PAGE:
Avast report sees cyberthreat risks reach three-year high

Phishing and scams account for three quarters of desktop detections, according to Avast's latest cybersecurity report for Q2 2023

A report conducted by Avast, a leader in digital security and privacy and brand of Gen,  shows that phishing and scams focused on human manipulation account for more than 75% of all desktop detections.

The company’s Q2 Threat Report showed a significant increase in overall cyber risks, with an increase of 24% in unique attacks blocked over the previous period, the highest risk seen in three years. 

Research shows the rise of scams

Scams of all types continue to increase, the research found, now accounting for over three-quarters of all detections. From April-June alone, Avast researchers uncovered a range of prolific scams ranging from dating hoaxes to fraudulent donation sites to deceptive advertising to thousands of new phishing emails. The methods may vary, but the end goal remains the same: to deceive unsuspecting individuals into revealing sensitive information or parting with their hard-earned money.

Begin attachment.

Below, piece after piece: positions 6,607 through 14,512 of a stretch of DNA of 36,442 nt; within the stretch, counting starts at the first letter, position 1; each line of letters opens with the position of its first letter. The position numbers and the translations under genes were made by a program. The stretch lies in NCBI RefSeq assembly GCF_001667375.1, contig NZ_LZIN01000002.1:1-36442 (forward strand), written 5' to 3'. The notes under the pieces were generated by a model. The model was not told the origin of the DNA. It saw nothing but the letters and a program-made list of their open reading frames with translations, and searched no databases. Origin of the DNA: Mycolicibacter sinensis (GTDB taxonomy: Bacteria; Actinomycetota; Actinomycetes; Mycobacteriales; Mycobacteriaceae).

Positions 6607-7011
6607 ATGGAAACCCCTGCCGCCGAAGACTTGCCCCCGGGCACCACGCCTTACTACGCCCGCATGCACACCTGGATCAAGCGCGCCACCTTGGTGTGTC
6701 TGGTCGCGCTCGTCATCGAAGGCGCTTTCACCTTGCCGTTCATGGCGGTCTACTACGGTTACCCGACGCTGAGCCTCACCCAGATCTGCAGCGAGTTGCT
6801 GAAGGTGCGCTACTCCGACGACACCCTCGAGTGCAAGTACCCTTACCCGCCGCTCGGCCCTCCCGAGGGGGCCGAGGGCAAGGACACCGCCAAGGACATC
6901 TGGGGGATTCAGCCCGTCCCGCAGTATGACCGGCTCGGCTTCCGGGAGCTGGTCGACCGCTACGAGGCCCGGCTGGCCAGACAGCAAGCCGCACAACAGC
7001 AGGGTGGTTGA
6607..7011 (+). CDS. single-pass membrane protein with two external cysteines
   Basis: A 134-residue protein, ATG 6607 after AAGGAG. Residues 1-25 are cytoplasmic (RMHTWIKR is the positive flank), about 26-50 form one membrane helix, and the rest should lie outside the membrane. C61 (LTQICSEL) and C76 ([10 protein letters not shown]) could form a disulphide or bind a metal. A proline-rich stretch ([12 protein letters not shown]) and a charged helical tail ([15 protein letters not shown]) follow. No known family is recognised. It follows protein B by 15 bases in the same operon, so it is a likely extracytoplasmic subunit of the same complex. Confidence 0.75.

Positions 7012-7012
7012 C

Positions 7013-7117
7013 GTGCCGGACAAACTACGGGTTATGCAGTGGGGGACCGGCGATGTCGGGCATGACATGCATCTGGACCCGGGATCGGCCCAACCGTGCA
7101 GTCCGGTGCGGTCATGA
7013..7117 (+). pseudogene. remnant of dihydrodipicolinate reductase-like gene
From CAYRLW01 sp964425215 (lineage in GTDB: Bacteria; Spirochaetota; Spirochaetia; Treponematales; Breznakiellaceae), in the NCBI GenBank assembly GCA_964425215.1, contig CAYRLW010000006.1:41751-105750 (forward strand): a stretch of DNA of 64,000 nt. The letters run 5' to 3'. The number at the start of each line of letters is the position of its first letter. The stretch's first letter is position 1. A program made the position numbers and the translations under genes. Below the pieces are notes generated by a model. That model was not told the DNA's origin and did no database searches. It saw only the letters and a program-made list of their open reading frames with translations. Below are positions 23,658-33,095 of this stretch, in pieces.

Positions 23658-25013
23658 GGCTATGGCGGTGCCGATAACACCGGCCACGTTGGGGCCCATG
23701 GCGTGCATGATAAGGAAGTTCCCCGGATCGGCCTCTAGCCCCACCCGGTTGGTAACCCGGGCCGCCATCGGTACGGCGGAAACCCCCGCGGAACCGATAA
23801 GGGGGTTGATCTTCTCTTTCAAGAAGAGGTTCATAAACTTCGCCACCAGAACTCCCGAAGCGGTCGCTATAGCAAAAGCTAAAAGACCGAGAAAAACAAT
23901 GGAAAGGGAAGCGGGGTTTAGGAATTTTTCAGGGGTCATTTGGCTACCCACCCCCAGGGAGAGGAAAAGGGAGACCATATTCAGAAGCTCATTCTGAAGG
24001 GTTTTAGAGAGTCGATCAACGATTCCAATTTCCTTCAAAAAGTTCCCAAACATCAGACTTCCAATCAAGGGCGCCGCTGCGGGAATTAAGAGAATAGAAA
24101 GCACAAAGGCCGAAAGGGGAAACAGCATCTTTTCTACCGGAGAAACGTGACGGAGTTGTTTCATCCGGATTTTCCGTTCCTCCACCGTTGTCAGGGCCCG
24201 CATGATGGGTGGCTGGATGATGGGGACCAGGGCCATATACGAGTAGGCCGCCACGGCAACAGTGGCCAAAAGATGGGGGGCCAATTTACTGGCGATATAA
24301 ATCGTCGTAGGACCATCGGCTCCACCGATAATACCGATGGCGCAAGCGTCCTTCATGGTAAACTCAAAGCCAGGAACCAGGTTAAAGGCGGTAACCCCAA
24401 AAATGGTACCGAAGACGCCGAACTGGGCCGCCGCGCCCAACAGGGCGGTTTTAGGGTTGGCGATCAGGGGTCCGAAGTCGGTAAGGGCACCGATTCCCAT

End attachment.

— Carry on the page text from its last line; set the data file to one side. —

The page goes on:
Phishing – requests for information seemingly from a well-known and trusted entity such as a bank or a government agency – accounted for 25% of all threats in Q2 of 2023. They prey on human instincts of trust and create a sense of urgency, compelling victims to divulge confidential information or engage in financial transactions under false pretences. 

Furthermore, the adoption of smishing – phishing through SMS – has capitalised on the high open rates and innate trust individuals place in text messages.

There are also indicators of future trends on mobile, Avast’s report found, such as cybercriminals using AI to craft nearly perfect imitations of legitimate communication, making it increasingly difficult for individuals to differentiate between what is real and what isn't.

“Our findings signify a marked shift in the cybersecurity landscape,” said Jakub Kroustek, Avast Malware Research Director. “Not only are the number of threats some of the highest on record, but malicious actors are also turning more to psychological manipulation more often than traditional techniques of malware attacks. This results in the need for our security to adapt but also the need for people to better understand scams and educate themselves as an additional layer of defence.”

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